The Long Recall


I discovered The Long Recall blog over at the American Interest site a couple of months ago, but only now am I getting around to posting on it.  The folks there have decided to do a real-time, day-by-day blog of the Civil War, on its ongoing 150th Anniversary.  It’s a brilliant idea, and so far, they’re pulling off what must be a great deal of unpaid work quite beautifully.

The effort seems to be led by Walter Russell Mead, and I’ll quote from his intro to the blog, but it’s worth reading the whole thing:

We will use a modern form to present the daily news: our Civil War aggregator that combines a short daily summary of the news along with links to articles that a well-informed Civil War-era reader would have wanted to read.  Our goal is to allow readers today to get a feel for what it was like to experience the conflict in real time, to hear the many voices trying to make sense of the conflict, and to sift through sometimes confused and misleading news accounts to try to discern what was actually taking place.

The Long Recall will do its best to help 2010 readers understand the economic dimension of the conflict.  At times this will involve us in something more active than simply linking to Civil War era news sources; we will provide commentary that helps the readers of today understand what yesterday’s news meant to intelligent readers of the day.

In The Long Recall, we will carry foreign news as it became available to American readers, not the day it actually happened.  At times of crisis, as during the Trent Affair late in 1861, this uncertainty about foreign events was a major factor in American politics and policy.  Because the US economy and financial markets were so dependent on London at this time, the uncertainty about foreign developments was also an important factor in the economic news….

Finally, a word on language and ‘political correctness.’  The United States has always been and remains a prudish society with strict limits about the kind of language that is allowed — and about the subjects that may be discussed.  In the Civil War era, Americans were very strict about sexual matters — but when it came to race, they were extremely permissive.   …words that could never be used today in polite discourse were routinely used in those days to describe different racial groups.  Worse, racial humor and stereotypes were deeply embedded in the culture.  Politicians and political writers frequently resorted to anecdotes and humor that would justifiably end careers today to score points with public audiences.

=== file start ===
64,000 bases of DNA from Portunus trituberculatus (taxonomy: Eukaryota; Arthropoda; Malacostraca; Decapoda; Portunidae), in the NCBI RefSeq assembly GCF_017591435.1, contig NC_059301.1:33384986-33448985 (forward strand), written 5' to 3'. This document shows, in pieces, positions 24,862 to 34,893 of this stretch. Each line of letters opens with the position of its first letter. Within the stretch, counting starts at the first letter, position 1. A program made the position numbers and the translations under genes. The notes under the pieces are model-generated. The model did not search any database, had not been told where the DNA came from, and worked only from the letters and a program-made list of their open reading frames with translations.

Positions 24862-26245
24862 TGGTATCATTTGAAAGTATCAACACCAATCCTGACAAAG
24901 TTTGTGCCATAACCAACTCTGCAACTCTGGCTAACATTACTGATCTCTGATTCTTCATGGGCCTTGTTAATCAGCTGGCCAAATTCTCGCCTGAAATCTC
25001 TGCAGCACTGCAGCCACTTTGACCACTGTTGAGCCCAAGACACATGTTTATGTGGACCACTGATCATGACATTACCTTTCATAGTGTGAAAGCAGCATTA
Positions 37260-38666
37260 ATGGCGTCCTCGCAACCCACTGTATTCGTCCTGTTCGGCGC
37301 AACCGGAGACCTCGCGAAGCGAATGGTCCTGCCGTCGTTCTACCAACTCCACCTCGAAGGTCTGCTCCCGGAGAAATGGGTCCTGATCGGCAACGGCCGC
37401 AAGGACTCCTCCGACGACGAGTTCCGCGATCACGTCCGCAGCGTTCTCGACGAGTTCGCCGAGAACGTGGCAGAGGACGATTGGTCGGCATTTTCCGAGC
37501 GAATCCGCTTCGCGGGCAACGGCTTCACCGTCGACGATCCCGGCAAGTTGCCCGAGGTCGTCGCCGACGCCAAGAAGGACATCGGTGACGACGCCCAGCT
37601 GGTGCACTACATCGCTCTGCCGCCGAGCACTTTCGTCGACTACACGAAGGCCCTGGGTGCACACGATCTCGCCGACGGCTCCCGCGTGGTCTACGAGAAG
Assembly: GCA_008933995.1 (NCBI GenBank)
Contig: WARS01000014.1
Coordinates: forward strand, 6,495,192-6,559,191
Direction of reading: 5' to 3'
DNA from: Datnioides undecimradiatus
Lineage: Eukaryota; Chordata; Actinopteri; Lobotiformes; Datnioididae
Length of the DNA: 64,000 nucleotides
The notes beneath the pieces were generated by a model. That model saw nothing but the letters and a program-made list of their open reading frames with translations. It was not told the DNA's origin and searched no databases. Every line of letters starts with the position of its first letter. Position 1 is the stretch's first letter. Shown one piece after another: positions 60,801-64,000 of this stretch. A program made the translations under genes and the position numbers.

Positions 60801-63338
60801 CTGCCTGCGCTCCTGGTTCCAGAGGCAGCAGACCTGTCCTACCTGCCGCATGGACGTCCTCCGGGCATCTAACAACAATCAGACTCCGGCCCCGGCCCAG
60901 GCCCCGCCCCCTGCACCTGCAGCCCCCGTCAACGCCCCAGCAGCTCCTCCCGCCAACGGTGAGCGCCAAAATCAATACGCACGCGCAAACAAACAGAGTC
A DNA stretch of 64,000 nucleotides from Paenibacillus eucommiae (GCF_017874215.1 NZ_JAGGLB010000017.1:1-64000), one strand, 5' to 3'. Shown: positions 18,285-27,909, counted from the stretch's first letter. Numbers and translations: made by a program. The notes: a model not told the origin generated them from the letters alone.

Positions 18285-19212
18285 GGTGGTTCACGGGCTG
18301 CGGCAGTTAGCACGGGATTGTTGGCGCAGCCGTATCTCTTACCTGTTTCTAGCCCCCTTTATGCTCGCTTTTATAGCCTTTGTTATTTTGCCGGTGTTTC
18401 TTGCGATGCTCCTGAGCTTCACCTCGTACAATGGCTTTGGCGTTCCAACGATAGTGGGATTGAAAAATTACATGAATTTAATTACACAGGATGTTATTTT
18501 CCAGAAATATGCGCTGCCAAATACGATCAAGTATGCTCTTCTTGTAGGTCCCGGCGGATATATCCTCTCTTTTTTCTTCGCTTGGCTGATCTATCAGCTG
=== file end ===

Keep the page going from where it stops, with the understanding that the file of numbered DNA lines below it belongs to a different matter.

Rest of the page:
At The Long Recall, we have made the decision to link to Civil War era material without censoring or toning down racial language, images and ideas that modern readers (including, we must say, ourselves) find offensive.  The use of such language and the prevalence of such ideas is too central to American life and culture at the time — and too vitally involved with attitudes toward the Civil War — to be edited away or softened down.

While I was born after April 1965, when the Centennial ended, I do remember this Peanuts cartoon from a book I had as a kid:

Cultural Literacy, Circa 1961

For some reason, the Sesquicentennial hasn’t attracted the same amount of publicity as the Centennial apparently did, when even kids reading comic strips could be expected to know about it, and possibly even recognize some of the songs.  It’s probably a combination of a decline in cultural literacy, and a harrowing sensitivity about race.  Or maybe the Civil War was just unlucky enough to have its 150th Anniversary start in a year when the Founders were hogging all the attention.

One has to admire the audacity of the authors to undertake such an effort, and the courage of their approach.